In 1923, Los Angeles Times publisher Harry Chandler erected a temporary hillside billboard in southwestern Griffith Park to advertise his “Hollywoodland” real estate development. The rest is history. Renamed in 1949 and replaced in 1978, the Hollywood Sign is a global icon that can be seen via three recommended hiking trails and several viewpoints. Various private operators also conduct tours.
Other park treasures include the group-capable 5,800-seat Greek Theatre (1929); Bronson Caves, serving as the Bat Cave entrance from the 1960’s Batman TV show; and 1926 Merry-Go-Round, Walt Disney’s inspiration for Disneyland. The nearby Hollywood Bowl (1922) is another timeless concert venue.
Storied L.A. Group Hotels and Properties
Legendary group properties include L.A.’s oldest continuously operating hotel, the Hollywood Roosevelt.
Opened in 1927, this 300-room Spanish Colonial Revival reverberates with film history. You can almost hear Shirley Temple tap-dancing with Bill “Bojangles” Robinson on the tiled steps near the lobby, or see Marilyn Monroe, who lived in Room 229 for two years, at the Tropicana Pool. Other star residents included Clark Gable and Carole Lombard.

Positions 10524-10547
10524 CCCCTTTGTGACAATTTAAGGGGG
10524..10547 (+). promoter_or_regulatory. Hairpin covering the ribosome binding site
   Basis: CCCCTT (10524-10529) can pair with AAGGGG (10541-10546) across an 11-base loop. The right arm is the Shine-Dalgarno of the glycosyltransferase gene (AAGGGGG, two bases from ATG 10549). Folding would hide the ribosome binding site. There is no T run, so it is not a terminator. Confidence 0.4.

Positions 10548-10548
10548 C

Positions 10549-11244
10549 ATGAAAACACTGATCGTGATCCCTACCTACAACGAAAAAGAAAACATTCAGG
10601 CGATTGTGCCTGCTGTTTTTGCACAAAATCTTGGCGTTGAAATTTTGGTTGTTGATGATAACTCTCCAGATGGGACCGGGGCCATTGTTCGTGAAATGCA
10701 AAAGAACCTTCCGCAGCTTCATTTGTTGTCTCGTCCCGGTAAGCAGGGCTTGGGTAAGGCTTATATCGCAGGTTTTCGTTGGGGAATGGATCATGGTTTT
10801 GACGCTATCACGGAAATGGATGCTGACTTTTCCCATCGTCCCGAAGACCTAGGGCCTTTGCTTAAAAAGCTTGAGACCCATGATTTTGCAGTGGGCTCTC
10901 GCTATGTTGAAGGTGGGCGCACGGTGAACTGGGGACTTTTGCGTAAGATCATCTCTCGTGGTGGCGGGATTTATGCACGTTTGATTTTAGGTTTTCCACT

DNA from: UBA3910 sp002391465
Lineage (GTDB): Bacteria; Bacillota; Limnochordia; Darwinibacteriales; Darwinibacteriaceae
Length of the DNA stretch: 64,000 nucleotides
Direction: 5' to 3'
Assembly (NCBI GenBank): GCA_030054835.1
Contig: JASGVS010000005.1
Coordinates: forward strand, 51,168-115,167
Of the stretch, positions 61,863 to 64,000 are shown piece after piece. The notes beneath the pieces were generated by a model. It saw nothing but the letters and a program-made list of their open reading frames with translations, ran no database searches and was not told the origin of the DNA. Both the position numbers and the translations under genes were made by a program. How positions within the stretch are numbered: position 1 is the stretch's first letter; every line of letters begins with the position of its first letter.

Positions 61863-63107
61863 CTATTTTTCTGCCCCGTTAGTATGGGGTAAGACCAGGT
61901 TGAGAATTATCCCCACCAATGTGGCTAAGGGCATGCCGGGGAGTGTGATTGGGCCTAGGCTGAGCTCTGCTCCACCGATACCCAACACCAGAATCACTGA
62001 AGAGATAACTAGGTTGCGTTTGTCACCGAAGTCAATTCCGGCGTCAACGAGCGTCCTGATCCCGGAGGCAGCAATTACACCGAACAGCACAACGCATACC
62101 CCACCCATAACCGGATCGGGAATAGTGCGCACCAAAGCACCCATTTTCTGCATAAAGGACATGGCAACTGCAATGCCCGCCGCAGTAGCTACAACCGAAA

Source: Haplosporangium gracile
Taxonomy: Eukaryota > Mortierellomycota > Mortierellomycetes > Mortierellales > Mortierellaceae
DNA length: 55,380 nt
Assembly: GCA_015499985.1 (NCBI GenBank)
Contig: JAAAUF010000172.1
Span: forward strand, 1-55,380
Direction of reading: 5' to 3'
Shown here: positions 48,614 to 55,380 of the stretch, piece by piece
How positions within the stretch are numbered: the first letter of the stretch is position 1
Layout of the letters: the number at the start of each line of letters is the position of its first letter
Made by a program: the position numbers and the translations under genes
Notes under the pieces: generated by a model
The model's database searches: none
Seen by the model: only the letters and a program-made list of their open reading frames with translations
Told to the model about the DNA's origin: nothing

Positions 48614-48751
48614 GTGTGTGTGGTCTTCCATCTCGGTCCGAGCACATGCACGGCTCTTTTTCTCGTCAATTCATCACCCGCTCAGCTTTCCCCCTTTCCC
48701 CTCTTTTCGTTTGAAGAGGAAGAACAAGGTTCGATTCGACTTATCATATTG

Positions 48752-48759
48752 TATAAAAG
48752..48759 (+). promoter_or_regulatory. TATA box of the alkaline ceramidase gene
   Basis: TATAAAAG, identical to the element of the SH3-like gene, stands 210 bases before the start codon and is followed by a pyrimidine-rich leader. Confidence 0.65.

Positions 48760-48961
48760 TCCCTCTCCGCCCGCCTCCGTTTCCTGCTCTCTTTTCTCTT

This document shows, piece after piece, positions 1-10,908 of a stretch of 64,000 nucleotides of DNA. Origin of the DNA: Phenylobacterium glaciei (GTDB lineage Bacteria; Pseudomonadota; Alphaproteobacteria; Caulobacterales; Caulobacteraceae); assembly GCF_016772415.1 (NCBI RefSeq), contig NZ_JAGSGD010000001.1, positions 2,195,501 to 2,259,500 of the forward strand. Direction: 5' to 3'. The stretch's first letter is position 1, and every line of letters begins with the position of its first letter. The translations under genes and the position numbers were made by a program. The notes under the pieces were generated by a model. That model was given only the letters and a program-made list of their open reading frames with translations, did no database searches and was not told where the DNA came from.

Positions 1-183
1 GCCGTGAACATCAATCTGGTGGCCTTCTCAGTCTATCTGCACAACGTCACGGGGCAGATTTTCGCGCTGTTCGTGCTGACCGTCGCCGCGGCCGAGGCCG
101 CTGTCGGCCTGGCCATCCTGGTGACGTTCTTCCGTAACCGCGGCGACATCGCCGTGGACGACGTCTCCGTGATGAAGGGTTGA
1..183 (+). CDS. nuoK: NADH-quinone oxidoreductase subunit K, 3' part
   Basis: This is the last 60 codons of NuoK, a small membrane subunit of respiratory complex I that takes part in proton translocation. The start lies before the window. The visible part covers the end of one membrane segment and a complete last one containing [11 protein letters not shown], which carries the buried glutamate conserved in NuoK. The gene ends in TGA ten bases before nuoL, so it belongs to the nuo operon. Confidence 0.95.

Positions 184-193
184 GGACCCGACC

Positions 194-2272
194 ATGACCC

More than 25,000 square feet of unique space includes the Blossom Ballroom, site of the first Academy Awards in 1929, and 150-capacity Academy Room, formerly the office of The Academy of Motion Picture Arts and Sciences.
Opened in 1966 on a former 20th Century Fox backlot, Century Plaza, billed as “The World’s Most Beautiful Hotel,” was center stage for the Emmys, Grammys, rock stars and first-ever Presidential State Dinner outside the White House, in honor of Apollo 11.
Reintroduced in 2021 as the 400-room Fairmont Century Plaza following a $2.5 billion makeover, the curvaceous building quickly reestablished its status as a premier venue for awards shows, red carpet events, conferences and corporate meetings. Unique venues include the 1,500-capacity Los Angeles Ballroom.